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The view at The Pulse is something we’re fairly familiar with now, but the large glass windows at Hotshot allows a greater view of the beach, with natural light flooding the space during the day. As a project by the Bibo crew, it’s not surprising that the walls are covered with highly covetable street art by the likes of Kaws. Inside the restaurant sits a food truck-esque bar, with seating available on non-matching tables and chairs, lending a casual vibe to the laid-back diner setting. Hotshot is particularly popular on the weekends with beach goers and families in the area.
As an American diner, the restaurant’s one-page menu places most of its focus on the burger bar, although other options including all-day breakfast is available. The Hotshot burger arrives with an 8oz USDA prime beef patty, topped with coleslaw, tomato, onions and pickles, with a barbecue sauce slathered on the bun and spicy jalapeño remoulade. When we placed our order, we weren’t given the option to choose how well we wanted our patty cooked, although it arrived medium. The burger satisfied our hunger, but the spicy jalapeño remoulade was indistinguishable, and the burger itself was otherwise unremarkable. The buttermilk fried chicken uses free-range chicken breast, and is served with a spicy honey mustard sauce plated underneath the deep-fried strips. While we enjoyed the dish, we found inconsistencies with the texture of the chicken – some pieces were tender and juicy, but others were very dry. Our favourite dish was the vegetable cubano – a grilled panino with caramelised onions, roasted peppers, tomatoes, courgette, squash, spinach, and aged cheddar. The addition of the cheddar with the grilled vegetables created an intensely pleasing bite – so much so, that we forgot that there wasn’t any meat in the dish. If you still have room for dessert, the brownie with warm chocolate, vanilla ice cream, candied walnuts and sea salt caramel is worth a try.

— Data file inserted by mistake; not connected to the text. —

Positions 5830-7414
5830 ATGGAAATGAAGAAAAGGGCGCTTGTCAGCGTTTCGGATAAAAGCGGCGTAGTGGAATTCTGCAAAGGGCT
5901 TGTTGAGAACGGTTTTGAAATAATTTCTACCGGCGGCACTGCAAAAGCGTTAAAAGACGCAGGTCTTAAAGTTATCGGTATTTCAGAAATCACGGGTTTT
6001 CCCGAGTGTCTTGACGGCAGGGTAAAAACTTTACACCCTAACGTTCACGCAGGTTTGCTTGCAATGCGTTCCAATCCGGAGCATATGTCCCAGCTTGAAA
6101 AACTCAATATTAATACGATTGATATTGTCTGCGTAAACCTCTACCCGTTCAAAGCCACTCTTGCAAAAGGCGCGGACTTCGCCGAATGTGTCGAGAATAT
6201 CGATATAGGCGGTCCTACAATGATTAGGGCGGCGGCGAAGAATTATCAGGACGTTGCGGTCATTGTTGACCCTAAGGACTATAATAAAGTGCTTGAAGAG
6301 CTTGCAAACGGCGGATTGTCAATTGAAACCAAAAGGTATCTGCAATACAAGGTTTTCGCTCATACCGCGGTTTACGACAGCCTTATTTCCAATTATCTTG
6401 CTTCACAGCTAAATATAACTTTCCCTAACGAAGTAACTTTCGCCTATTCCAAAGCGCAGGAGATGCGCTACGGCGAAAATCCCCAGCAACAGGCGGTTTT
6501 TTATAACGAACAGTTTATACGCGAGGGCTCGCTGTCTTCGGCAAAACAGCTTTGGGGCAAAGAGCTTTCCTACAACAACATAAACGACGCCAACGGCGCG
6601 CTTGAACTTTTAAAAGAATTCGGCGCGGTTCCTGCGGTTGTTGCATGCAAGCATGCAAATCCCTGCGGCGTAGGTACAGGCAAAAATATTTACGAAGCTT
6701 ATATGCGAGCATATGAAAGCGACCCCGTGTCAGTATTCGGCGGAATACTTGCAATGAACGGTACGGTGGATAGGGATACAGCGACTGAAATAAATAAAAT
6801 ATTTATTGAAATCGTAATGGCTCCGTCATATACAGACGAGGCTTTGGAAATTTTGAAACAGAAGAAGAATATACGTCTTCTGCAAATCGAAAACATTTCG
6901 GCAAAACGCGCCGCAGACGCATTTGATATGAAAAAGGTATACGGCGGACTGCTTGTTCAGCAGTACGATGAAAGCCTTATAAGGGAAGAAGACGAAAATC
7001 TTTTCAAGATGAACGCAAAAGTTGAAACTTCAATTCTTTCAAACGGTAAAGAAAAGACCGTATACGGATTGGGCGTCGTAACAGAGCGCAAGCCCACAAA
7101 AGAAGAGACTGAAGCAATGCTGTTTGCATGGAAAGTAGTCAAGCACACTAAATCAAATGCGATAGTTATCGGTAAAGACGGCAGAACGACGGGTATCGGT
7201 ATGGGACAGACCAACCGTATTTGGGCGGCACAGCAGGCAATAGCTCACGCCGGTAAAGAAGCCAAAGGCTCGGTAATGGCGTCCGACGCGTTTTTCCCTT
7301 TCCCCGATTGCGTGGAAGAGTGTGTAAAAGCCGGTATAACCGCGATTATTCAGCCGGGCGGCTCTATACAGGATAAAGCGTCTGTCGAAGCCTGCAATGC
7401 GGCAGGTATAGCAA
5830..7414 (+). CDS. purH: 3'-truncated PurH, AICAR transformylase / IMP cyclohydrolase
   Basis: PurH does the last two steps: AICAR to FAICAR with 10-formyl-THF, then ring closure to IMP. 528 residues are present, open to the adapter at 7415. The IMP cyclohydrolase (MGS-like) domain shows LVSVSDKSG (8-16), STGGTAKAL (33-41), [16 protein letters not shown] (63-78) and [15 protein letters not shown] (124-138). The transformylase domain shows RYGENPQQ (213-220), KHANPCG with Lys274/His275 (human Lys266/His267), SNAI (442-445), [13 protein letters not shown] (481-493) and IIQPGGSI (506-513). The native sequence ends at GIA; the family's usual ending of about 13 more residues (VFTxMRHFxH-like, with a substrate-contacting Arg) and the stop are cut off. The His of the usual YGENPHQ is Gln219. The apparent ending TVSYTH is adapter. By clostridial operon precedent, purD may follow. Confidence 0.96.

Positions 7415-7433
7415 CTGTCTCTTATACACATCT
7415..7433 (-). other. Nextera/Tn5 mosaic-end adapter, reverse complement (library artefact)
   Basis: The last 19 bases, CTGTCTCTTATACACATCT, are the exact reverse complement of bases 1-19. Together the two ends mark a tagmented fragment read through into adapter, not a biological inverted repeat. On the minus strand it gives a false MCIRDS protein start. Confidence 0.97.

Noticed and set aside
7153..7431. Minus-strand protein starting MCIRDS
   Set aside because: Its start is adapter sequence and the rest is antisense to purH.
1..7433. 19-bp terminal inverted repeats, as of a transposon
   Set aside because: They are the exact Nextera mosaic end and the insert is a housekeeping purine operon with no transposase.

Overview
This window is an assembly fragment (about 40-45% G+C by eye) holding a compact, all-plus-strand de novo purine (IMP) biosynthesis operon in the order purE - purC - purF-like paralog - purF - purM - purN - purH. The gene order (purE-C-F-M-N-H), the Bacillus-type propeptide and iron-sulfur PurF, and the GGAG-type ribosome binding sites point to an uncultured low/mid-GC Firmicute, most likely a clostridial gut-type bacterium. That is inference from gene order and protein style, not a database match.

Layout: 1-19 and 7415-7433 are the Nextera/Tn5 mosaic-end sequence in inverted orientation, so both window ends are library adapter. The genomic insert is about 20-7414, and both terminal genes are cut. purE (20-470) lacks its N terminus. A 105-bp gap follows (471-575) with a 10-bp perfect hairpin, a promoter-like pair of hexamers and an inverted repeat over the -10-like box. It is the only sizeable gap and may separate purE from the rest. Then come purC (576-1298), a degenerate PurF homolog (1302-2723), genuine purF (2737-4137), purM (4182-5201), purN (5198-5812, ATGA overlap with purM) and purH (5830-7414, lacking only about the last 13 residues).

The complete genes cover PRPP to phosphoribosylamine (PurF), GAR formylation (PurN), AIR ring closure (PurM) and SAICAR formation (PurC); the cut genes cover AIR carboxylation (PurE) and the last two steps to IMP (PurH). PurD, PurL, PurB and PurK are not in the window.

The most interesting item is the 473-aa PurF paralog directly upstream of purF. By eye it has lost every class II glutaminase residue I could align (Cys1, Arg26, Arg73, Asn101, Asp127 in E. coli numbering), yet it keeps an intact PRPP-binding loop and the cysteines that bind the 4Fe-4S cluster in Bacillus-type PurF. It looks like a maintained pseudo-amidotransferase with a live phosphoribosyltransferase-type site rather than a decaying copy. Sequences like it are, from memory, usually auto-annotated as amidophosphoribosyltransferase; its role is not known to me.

As a casual dining spot, the drinks menu is equally laid-back, with spiked milkshakes and floats (which can be served non-alcoholic and/or gluten free), and signature shooters, in addition to a handful of wines, beers and spirits.
Service is friendly from start to finish, with servers happily offering food suggestions for those unfamiliar with the menu.
A filling meal for two will hit around the HK$500 mark. Although this may seem a little on the pricier side for diner food, we find it to be an acceptable price to pay considering the beachfront location.